What Are 'Forever Chemicals', Those Substances that Remain in Environment for Hundreds of Years?
Last Updated: March 07, 2023, 08:49 IST
Ubiquitous in our everyday products and with a very robust composition, forever chemicals take hundreds of years to degrade. (Credits: AFP)
Commonly referred to as ‘forever chemicals,’ PFAS are toxic to the planet, animal species and human health. They are ubiquitous in everyday products and have a very robust chemical composition, taking hundreds of years to degrade.
Commonly referred to as “forever chemicals,” PFAS are toxic to the planet, animal species and human health. They are ubiquitous in everyday products and have a very robust chemical composition, taking hundreds of years to degrade. They are everywhere… or just about everywhere. Since the start of the year, we have been hearing a lot about “forever chemicals.” At the end of February, eighteen European media outlets, including the UK-based Guardian, joined forces to publish the “The Forever Pollution Project” investigation. Based on data and the expertise of scientists and inspired by PFAS Project Lab and the PFAS Sites and Community Resources Map in the US, the journalists have put together a large map showing the extent of contamination by forever chemicals across the continent. But what exactly are we talking about?
Going by the name PFAS, forever chemicals refer to perfluoroalkyl and polyfluoroalkyl chemicals from industrial production. These perfluorinated compounds exist by the thousands and are called “forever” because of the very long time they take to degrade (hundreds, or even thousands of years). PFAS are composed of powerful bonds between carbon and fluorine atoms which makes them very resistant. According to the European media investigation, 21,000 sites across Europe are contaminated with PFAS, with levels considered hazardous to the health of those exposed. “The contamination revealed by this project spreads all over Europe,” the report states.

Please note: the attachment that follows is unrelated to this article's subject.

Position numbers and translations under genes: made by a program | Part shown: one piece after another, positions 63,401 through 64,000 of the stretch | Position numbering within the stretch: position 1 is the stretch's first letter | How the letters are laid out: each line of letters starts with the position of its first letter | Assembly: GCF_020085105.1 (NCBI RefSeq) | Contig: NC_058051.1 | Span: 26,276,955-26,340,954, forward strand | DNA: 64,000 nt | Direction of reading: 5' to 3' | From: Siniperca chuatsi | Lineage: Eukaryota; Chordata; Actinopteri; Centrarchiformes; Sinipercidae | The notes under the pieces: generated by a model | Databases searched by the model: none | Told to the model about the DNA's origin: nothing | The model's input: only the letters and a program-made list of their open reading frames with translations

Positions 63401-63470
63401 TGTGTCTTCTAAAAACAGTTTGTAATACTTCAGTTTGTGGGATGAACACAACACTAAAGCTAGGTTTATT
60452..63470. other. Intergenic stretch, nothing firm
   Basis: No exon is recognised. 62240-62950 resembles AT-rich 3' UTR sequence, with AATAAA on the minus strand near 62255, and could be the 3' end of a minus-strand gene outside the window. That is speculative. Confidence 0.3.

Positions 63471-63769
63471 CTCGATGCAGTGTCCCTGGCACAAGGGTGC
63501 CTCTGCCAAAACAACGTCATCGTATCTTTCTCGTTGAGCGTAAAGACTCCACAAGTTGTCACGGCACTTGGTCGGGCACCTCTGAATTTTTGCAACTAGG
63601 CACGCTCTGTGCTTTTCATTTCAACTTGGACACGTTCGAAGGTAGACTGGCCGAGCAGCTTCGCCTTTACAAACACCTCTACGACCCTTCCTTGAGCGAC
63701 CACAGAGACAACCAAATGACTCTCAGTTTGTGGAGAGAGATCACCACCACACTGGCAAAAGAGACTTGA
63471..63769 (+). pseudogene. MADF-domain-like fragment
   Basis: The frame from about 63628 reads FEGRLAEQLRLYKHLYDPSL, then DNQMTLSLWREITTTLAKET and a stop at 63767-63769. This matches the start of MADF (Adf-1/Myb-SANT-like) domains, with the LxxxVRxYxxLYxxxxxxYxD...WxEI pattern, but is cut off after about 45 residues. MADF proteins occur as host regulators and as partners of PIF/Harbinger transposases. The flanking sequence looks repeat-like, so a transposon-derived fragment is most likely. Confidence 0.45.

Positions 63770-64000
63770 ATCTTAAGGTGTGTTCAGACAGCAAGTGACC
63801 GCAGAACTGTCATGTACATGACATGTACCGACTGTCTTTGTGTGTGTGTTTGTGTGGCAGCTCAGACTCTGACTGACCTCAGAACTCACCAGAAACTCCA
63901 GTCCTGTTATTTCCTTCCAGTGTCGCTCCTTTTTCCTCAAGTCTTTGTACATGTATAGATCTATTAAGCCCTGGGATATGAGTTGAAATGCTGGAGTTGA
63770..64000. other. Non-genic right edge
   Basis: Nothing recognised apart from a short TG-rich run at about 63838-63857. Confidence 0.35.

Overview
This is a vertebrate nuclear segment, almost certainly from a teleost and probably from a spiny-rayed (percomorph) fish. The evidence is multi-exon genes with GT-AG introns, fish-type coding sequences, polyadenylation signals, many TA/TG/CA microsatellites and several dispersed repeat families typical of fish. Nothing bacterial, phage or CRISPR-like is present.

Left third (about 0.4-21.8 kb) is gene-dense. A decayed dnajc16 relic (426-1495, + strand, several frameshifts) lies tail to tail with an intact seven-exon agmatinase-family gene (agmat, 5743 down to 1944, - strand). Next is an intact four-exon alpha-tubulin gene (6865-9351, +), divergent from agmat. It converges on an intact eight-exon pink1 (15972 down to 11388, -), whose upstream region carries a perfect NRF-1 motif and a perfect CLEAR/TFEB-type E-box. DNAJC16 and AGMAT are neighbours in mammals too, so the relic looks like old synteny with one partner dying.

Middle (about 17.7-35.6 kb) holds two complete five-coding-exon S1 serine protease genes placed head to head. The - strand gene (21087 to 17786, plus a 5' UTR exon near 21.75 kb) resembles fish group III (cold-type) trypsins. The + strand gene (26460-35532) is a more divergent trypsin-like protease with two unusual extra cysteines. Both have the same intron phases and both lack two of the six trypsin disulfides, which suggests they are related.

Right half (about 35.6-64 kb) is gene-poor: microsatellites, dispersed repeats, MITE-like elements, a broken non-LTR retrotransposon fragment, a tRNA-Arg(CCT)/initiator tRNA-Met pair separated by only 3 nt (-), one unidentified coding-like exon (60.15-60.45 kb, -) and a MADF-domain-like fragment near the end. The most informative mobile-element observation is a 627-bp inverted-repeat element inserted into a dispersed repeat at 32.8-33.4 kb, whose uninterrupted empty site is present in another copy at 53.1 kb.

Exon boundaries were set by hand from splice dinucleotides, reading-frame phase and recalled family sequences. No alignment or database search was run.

Consequences for the health of humans and animals
Mostly produced in factories, perfluorinated compounds are present in many aspects of our daily lives: paints, varnishes, pesticides, textiles, food packaging, waterproofing agents, Teflon coatings on cookware… And according to a study published this week in the journal Environmental Science & Technology Letters, they are also present in toilet paper!
Considered endocrine disruptors, PFAS are increasingly being targeted by scientific publications as risk factors for human health. In particular, they are thought to contribute to the development of certain cancers (testicular, breast, kidney). Significant and prolonged exposure to PFASs can also promote obesity, increase cholesterol levels and cause complications during pregnancy, in particular an increased risk of miscarriage or high blood pressure (pre-eclampsia).
And it is not only humans who are at risk: another survey by the American NGO Environmental Working Group has published an interactive map, revealing that more than 330 animal species worldwide are contaminated by PFAS. This concerns domesticated, wild, marine and terrestrial species.
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(This story has not been edited by News18 staff and is published from a syndicated news agency feed)